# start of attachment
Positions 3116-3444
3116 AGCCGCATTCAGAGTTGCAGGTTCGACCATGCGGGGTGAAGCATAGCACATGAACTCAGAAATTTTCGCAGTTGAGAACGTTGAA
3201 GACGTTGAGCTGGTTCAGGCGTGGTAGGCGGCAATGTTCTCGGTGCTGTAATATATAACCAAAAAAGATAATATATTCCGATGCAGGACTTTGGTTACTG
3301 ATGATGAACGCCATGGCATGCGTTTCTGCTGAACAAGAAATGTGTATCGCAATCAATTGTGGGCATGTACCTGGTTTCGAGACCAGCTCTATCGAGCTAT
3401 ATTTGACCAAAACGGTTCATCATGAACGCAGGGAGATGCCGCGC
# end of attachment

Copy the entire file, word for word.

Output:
Positions 3116-3444
3116 AGCCGCATTCAGAGTTGCAGGTTCGACCATGCGGGGTGAAGCATAGCACATGAACTCAGAAATTTTCGCAGTTGAGAACGTTGAA
3201 GACGTTGAGCTGGTTCAGGCGTGGTAGGCGGCAATGTTCTCGGTGCTGTAATATATAACCAAAAAAGATAATATATTCCGATGCAGGACTTTGGTTACTG
3301 ATGATGAACGCCATGGCATGCGTTTCTGCTGAACAAGAAATGTGTATCGCAATCAATTGTGGGCATGTACCTGGTTTCGAGACCAGCTCTATCGAGCTAT
3401 ATTTGACCAAAACGGTTCATCATGAACGCAGGGAGATGCCGCGC